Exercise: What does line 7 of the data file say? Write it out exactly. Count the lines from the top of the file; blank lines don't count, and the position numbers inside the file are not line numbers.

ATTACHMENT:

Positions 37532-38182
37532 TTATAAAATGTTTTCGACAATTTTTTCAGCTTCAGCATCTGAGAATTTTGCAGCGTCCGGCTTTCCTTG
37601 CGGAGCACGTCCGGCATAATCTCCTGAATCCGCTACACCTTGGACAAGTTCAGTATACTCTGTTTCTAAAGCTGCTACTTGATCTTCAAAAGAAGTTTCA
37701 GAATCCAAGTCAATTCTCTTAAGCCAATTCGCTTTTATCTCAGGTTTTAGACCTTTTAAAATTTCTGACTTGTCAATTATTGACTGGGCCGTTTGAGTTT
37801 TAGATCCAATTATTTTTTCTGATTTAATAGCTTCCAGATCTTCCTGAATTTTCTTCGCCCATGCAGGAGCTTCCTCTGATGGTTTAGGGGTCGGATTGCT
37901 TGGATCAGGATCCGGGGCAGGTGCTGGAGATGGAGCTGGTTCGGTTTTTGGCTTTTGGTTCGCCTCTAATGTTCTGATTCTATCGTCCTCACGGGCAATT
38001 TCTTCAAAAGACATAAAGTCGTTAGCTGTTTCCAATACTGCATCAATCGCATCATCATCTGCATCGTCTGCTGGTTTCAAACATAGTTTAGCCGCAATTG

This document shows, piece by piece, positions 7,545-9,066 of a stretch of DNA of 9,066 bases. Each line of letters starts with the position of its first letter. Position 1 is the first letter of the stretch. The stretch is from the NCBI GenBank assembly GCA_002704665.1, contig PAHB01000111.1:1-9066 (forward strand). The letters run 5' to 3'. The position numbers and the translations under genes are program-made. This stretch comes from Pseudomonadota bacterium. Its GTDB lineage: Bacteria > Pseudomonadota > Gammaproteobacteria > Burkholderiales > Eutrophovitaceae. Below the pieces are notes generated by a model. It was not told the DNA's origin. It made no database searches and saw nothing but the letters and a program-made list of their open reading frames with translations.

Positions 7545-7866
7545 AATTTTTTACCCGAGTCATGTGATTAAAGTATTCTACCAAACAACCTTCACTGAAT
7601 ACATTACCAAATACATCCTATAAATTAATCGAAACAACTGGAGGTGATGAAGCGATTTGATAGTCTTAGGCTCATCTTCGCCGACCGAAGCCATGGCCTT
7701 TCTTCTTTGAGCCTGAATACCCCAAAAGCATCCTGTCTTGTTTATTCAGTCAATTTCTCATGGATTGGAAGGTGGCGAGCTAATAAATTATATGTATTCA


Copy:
38001 TCTTCAAAAGACATAAAGTCGTTAGCTGTTTCCAATACTGCATCAATCGCATCATCATCTGCATCGTCTGCTGGTTTCAAACATAGTTTAGCCGCAATTG